The “Future Is Now” party represents second-generation immigrants amid a cascading wave of xenophobia and the continued rise of anti-immigration parties.
Rabat – A group of young migrants have founded a new political party to fight for the rights of second-generation migrants in Italy. Led by 31-year old Moroccan-Italian Yassine El Ghlid, the party aims to provide a voice for migrants amid growing anti-immigration resentment in Italy.
Several young first and second generation migrants met during protests in June. Europeans came out en masse to support the Black Lives Matter (BLM) demonstrations in the US on June 14 and June 20. In Italy, the young migrants who have been protesting in solidarity with the in solidarity with the BLM wave have started a movement that has since grown into the new “Futuro E’ Ora” (Future is Now) Party.
The party’s leader, Yassine El Ghlid, is a Moroccan-born migrant who obtained Italian citizenship at age 21. He aims to ensure that every second-generation immigrant can have the right to the Italian nationality, like he himself was granted ten years ago.
Migrants of various origins make up the core of the new party, whose founding members include Fiorella Ekwueme, Khadim Dieng, Tatiana Zongo, Lilian Ekwueme, Mario Gomis, Sidy Mohamed Gueye, Lucia Ekwueme and Mouhamadou Dieng.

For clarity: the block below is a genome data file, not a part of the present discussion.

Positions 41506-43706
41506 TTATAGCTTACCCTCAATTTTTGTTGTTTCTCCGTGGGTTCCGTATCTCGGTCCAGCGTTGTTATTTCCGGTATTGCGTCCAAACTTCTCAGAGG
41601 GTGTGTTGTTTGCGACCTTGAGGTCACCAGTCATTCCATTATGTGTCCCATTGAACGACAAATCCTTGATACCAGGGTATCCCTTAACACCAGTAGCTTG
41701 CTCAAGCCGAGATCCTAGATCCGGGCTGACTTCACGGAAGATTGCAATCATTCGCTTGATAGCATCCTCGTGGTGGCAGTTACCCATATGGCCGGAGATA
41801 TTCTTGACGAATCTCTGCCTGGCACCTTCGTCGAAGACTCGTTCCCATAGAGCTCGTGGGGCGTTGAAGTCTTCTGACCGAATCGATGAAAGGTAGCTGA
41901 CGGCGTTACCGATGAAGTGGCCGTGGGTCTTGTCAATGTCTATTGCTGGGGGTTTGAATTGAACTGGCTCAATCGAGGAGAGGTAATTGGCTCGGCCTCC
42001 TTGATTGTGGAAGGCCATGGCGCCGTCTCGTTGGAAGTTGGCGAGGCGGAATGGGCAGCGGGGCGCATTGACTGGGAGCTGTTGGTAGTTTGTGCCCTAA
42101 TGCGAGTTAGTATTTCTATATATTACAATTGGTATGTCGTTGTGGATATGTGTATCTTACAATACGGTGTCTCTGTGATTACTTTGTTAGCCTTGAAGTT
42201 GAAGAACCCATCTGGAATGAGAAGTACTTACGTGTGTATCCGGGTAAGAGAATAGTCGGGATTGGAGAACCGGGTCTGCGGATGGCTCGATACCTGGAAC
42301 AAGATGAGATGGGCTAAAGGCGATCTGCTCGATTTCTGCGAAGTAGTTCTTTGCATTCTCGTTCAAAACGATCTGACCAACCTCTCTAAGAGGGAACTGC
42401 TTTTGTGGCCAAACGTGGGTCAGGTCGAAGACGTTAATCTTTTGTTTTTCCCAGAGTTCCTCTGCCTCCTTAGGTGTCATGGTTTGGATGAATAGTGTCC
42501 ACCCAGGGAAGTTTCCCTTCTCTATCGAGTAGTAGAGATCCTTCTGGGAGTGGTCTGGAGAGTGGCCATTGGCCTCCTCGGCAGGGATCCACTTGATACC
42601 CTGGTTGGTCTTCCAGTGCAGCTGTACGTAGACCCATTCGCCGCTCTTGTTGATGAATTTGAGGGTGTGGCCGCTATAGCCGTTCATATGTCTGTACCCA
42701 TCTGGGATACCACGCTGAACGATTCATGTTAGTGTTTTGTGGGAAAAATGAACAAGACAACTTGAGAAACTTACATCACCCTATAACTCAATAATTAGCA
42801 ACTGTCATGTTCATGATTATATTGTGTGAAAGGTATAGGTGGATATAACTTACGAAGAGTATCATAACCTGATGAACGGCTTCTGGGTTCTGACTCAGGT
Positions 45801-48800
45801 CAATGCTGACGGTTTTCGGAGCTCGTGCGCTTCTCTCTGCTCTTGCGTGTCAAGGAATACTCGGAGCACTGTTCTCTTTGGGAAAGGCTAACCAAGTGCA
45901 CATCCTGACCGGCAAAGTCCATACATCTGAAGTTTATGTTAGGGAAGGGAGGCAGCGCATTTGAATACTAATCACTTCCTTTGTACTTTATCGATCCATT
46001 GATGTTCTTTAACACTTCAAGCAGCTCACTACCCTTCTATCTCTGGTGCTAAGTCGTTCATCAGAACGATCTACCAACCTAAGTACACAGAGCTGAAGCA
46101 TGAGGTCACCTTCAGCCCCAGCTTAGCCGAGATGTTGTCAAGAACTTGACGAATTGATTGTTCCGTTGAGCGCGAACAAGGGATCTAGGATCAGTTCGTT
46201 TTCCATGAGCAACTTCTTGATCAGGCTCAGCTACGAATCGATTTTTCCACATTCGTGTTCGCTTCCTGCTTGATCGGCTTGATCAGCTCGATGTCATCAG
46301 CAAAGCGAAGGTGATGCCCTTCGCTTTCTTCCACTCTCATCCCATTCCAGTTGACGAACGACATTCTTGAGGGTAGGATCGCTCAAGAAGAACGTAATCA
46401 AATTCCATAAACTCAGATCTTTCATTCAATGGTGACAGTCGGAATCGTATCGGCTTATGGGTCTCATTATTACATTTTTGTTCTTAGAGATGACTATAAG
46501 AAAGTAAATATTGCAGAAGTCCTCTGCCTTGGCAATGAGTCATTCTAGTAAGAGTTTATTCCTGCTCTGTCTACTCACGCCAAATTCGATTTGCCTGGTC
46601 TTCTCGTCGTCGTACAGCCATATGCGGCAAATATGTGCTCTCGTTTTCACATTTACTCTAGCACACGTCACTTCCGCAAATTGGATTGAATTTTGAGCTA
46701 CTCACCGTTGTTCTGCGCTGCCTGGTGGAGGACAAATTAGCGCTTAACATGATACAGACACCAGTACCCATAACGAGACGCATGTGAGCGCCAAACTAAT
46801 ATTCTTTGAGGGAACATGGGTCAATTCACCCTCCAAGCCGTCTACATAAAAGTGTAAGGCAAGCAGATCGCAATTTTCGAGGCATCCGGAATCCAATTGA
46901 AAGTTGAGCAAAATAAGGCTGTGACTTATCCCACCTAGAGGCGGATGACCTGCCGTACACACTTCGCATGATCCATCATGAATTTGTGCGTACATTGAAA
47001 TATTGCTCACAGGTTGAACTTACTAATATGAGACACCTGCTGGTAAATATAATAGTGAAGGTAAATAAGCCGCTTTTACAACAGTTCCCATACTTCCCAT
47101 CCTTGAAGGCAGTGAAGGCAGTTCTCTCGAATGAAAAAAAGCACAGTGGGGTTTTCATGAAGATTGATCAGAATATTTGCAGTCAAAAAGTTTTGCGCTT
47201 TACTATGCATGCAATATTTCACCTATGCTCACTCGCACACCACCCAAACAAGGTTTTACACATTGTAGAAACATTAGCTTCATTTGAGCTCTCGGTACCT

“We’re fed up of having to delegate questions that concern us to other people,” El Ghlid told Euronews on September 4, ahead of the party’s official launch. “Because when it comes to migration, social inclusion, only those who have been through similar experiences should have a say on this.”
El Ghlid is familiar with Italian politics. He was the city councilor in Calcinaia between 2014 and 2019 and now hopes to successfully enter national politics. His party aims to bring to the fore the crucial but often subdued topic of the rights of migrants, many of whom are born or raised in Italy but are currently denied equal treatment and largely perceived as unwanted strangers or a menace.
Echoing El Ghild’s points on citizenship and equal treatment, lawyer and party member Serigne Khadim Dieng told Euronews, “Anyone who is born here to parents who are both migrants should have the right to get Italian citizenship.”
Even as they base their fight on common sense and the spirit of the Italian citizenship law, party members are aware that their movement party will face tough hurdles to make an impact in Italy where anti-immigration politics have become mainstream.
A number of high-profile Italian politicians have recently started connecting immigration with COVID-19. Blaming migrants has become a “convenient” scapegoat for European politicians.
Especially poor and working class citizens feel the effects of decades of neoliberal politics that has eroded the welfare system and increased inequality. In order to avoid blame for their failed policies in recent months, politicians who still support this disproven economic model now blame powerless immigrants for the country’s economic difficulties.
The Future of Now party officially launches on September 4, in the town of Pontedera in Tuscany. It will host a press conference to mark the launch but won’t be able to participate in regional elections set for 20 and 2 September.